It had been a tradition to open the New Year with a day of football viewing that would be unsurpassed over the next 52 weeks. The abomination called the Bowl Championship Series has destroyed that tradition to the point that there are reports of people actually watching a regular-season hockey game over the bowl matchups available early Friday afternoon.
There was a Philco or Zenith in most living rooms by the mid-1950s, and over the next 30 years there were four bowl games that mattered: Sugar, Cotton, Orange and Rose. The Fiesta Bowl grew to prominence when it hosted Miami and Penn State in meeting of Nos. 1 and 2 on Jan. 2, 1987.
These games, for the most part, were crowded into a 28-hour window from the Sugar Bowl on New Year's Eve through the Orange Bowl on New Year's night. When this marathon of drama was concluded, everyone had a fairly good idea as to which was the best team in the nation.
That was not the case after the 1991 season, when Rose Bowl champion Washington was voted No. 1 in the coaches poll and Orange Bowl champion Miami finished No. 1 in the Associated Press poll.
This provided the impetus for the formation of the Bowl Coalition (1992-94), which begat the Bowl Alliance (1995-97), which begat the first Bowl Championship Series (1998-2005), which begat the current BCS (2006 to present).
The Cotton was long shunted aside to third-tier bowl status. We're now left with four major bowl games -- Rose, Sugar, Fiesta and Orange -- stretched over four days, followed by an alleged national championship game that will be played Thursday night in Pasadena, Calif.
The BCS offered only the Rose and Sugar on Friday. They were preceded by three games that lacked tradition or prestige, or both. So, a New Year's Day couch potato was left to watch Oregon and Ohio State for three hours in America's greatest football setting, and to spend a few minutes confirming that Florida-Cincinnati was a mismatch, and that was it.
Happy New Year from the BCS.
As a youthful sports fan in this state, there was nothing to top the Gophers gaining a first trip to the Rose Bowl after the 1960 season. And the chance to return a year later, after Ohio State turned down the bid, and this time to get a victory was an equal thrill.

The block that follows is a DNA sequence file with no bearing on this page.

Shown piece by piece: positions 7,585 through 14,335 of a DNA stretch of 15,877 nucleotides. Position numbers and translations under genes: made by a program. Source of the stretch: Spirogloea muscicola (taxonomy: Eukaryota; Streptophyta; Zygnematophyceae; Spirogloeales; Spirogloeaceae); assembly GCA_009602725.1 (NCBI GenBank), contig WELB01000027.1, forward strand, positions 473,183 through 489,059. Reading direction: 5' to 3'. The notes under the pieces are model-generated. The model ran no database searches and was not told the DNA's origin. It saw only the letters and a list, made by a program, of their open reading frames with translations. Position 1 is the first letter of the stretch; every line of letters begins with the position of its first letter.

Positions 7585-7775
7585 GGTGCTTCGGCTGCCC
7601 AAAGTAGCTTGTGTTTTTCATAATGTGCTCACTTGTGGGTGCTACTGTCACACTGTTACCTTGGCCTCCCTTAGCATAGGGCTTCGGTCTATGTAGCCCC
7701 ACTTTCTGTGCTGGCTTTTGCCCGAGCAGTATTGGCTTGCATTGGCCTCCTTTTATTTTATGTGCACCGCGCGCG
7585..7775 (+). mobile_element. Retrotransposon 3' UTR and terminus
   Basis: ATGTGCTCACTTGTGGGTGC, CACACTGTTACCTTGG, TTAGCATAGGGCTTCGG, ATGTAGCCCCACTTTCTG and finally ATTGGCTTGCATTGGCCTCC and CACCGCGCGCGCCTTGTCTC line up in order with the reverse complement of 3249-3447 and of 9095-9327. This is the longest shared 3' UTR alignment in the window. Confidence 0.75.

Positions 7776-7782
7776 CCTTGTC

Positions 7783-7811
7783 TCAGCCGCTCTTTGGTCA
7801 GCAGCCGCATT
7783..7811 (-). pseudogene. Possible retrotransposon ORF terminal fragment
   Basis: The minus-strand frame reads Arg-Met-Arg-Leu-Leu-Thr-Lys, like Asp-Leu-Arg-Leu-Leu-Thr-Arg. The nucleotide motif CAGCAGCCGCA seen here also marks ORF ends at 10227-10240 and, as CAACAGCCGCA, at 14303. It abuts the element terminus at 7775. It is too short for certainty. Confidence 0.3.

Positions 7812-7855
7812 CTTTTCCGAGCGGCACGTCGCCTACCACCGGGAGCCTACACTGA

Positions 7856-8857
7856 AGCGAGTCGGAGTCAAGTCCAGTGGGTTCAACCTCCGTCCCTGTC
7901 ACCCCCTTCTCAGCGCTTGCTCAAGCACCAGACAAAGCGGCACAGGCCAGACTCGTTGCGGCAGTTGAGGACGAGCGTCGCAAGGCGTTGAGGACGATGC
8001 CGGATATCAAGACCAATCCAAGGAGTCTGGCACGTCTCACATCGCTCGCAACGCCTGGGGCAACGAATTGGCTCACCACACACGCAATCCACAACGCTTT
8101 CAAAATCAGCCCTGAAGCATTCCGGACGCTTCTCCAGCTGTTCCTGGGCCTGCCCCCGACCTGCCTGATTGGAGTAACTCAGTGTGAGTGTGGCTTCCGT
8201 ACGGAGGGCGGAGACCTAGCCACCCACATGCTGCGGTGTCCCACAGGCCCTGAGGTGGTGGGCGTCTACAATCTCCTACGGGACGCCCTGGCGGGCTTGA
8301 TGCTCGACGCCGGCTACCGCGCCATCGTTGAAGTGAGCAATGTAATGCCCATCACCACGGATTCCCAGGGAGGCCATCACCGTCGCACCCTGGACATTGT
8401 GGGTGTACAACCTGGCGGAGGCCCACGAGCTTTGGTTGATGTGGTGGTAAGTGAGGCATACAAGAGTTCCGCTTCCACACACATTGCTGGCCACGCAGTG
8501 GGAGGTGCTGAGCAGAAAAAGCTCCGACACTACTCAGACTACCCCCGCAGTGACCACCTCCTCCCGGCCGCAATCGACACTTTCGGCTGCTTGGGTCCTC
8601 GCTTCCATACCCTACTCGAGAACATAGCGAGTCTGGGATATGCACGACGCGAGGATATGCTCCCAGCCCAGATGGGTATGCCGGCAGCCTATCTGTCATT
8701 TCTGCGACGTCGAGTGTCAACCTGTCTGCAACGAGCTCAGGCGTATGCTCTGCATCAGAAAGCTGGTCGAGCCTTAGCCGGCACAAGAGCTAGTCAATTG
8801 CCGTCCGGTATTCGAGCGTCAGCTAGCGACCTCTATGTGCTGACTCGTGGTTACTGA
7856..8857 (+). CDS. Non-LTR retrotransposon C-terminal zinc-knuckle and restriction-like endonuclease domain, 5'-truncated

The first Rose Bowl I covered was after the 1981 season. The Iowa Hawkeyes were back in Pasadena after a 23-year absence. Iowans arrived in waves and in runaway euphoria.
In 1993, Wisconsin earned its first Rose Bowl trip in 31 years and the Red Horde descended into the Arroyo Seco that houses the stadium and held a New Year's party like you've never seen.
In 1995, Northwestern made a shocking climb to the top of the Big Ten and took a journey to Pasadena for the first time in 47 seasons. You didn't realize the Big Ten's only private school had so many loyal alums until that afternoon.
Forget the attempt to legitimize a national champion. The reason that Big Ten teams play football should be for the eternal hope of being inside the Rose Bowl on New Year's Day.
We have waited longer to relive that experience -- 48 years -- than any Big Ten school. Were it to happen, the maroon would descend on the Rose Bowl as if it were Badger red or Wildcat purple.
The public clamor is for an eight-team or even a 16-team playoff to determine a certain champion in the NCAA's major division. The bureaucrats resist, saying they don't want to overturn the bowl system. We scoff at the absurdity of this, of protecting matchups such as 6-6 Minnesota vs. 6-6 Iowa State.
That's not being protected. What's worth protecting is the Big Ten vs. the Pac-10 in the Rose Bowl ... protecting the handful of bowls with tradition and prestige.
This is the easiest answer: Play the major bowls with traditional matchups. And then choose the two most worthy winners from those bowls to play one more game.
Years back, "bowls plus one'' was being offered as a solution to big-time football's quandary. It continues to have two important advantages over the BCS: It would maintain the New Year's football feast, and give a greater sample in choosing the two teams to play for a title.
Patrick Reusse can be heard 5:30-9 a.m. weekdays on AM-1500 KSTP. • email@example.com